Welcome to the third edition of Wild Food News And Links! The first two editions seemed to be appreciated by the readers, so here’s another one for all your learning pleasures. It’s my intention to share recent, relevant, and riveting news from around the web pertaining to the wild food lifestyle. If you discover news that may benefit the readers of Wild Foodism, please let me know so that it can be considered for a future edition.
It’s no secret that wild American ginseng populations have been declining. One plant scientist, with the help of landowners, is working diligently to reverse this trend.
Milk thistle (Silybum marianum) has traditionally been used to treat liver disease and poisoning. Exciting new research reveals that milk thistle may also be effective in treating brain tumors associated with Cushing’s syndrome.
When it comes to food, health, medicine, and economics, several communities in the Balkans turn to wild plants.
Prehistoric psychedelics: New research shows that dinosaurs had access to ergot, a fungus that contains precursors for LSD.
If you’ve been following the mystery saga regarding the death of Chris McCandless (Into The Wild fame), you’ll know that it never ends. Jon Krakauer, the author the book, has reached yet another conclusion regarding the potentially toxic fraction of Hedysarum alpinum – the plant associated with McCandless’ death.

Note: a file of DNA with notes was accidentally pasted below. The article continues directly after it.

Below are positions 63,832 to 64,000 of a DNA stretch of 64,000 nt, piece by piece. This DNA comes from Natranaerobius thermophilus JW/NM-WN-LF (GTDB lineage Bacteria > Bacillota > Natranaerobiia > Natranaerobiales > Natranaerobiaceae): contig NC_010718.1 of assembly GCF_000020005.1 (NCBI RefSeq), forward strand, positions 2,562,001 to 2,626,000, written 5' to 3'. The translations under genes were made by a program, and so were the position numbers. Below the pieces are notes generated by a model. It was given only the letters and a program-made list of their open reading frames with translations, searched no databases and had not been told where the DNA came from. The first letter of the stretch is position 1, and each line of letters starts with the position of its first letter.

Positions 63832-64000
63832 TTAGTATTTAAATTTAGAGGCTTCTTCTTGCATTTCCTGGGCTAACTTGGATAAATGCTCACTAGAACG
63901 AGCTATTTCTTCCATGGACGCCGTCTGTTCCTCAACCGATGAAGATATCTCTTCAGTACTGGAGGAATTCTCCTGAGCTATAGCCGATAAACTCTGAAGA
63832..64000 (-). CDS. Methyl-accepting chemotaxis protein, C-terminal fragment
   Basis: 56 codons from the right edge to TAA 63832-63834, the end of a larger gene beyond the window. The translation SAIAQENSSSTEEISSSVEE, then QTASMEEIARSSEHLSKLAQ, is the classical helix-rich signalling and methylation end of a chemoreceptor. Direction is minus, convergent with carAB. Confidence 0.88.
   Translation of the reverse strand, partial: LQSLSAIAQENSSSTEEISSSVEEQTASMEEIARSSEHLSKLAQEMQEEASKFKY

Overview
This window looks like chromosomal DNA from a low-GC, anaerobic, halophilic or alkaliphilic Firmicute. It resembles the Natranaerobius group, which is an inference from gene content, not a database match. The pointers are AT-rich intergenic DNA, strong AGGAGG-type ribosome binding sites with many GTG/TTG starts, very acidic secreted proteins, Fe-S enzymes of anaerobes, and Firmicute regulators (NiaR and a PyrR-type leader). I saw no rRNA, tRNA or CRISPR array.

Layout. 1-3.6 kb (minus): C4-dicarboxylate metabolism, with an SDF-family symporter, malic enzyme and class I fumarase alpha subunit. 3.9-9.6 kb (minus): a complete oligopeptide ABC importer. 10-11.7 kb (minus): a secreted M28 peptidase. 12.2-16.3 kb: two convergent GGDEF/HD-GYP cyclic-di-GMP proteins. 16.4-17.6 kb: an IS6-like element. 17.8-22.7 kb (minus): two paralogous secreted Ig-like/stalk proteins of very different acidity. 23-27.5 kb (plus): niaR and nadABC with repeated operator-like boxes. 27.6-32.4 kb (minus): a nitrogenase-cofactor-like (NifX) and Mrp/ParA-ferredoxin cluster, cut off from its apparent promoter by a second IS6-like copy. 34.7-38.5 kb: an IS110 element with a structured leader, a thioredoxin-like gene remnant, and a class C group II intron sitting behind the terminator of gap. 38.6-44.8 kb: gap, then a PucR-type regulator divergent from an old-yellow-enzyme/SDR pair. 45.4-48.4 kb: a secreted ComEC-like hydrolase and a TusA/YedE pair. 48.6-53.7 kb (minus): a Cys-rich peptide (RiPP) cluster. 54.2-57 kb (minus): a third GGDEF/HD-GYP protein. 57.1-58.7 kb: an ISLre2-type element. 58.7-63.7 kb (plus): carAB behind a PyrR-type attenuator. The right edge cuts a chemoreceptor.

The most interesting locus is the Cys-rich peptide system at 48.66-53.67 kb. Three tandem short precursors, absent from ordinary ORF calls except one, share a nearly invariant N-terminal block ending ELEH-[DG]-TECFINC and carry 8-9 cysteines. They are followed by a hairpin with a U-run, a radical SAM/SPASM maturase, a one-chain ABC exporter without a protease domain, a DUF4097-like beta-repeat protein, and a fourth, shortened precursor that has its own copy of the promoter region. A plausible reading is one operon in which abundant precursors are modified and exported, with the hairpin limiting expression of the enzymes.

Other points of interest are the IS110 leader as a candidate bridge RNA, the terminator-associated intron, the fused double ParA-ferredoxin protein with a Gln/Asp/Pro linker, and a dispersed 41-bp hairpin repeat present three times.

Native plants and birds go hand in hand. The Cornell Lab of Ornithology has provided a great list of 5 berry-producing shrubs/trees to plant in order to attract our winged friends. Note: select your region on the left side of the screen.
I was happy to contribute to this month’s edition of the Wild Edible Notebook, a highly informative monthly publication put out by my friend, Erica… aka Wild Food Girl. In it, I discuss 5 wild species that offer protection against the flu. Also included is an article explaining how to create delicious wild food pies. There’s even a thought-provoking commentary regarding wild ginseng and chaga sustainability written by Erica, and lots more!
Sure, there’s a lot of snow on the ground right now, and it’s mighty cold outside. Just as day always follows night, spring will surely follow winter, which means grape leaves will be sprouting from their vines in no time. Check out this great article over at Botanical Arts Press (aka Foraging & Feasting), which offers numerous tips on when to harvest, how to harvest, and how to stuff grape leaves.
It might be winter here in Pennsylvania, though it’s summer in Australia. The Forager’s Year, an Australian wild food blog, has a great recipe for Purslane Saag using a variety of spices and wild greens.
Check out these breathtaking photographs of frozen lakes, oceans, and ponds. The title states that they look like art, though I would suggest that they are art.
That’s it for this edition! Thanks for reading!
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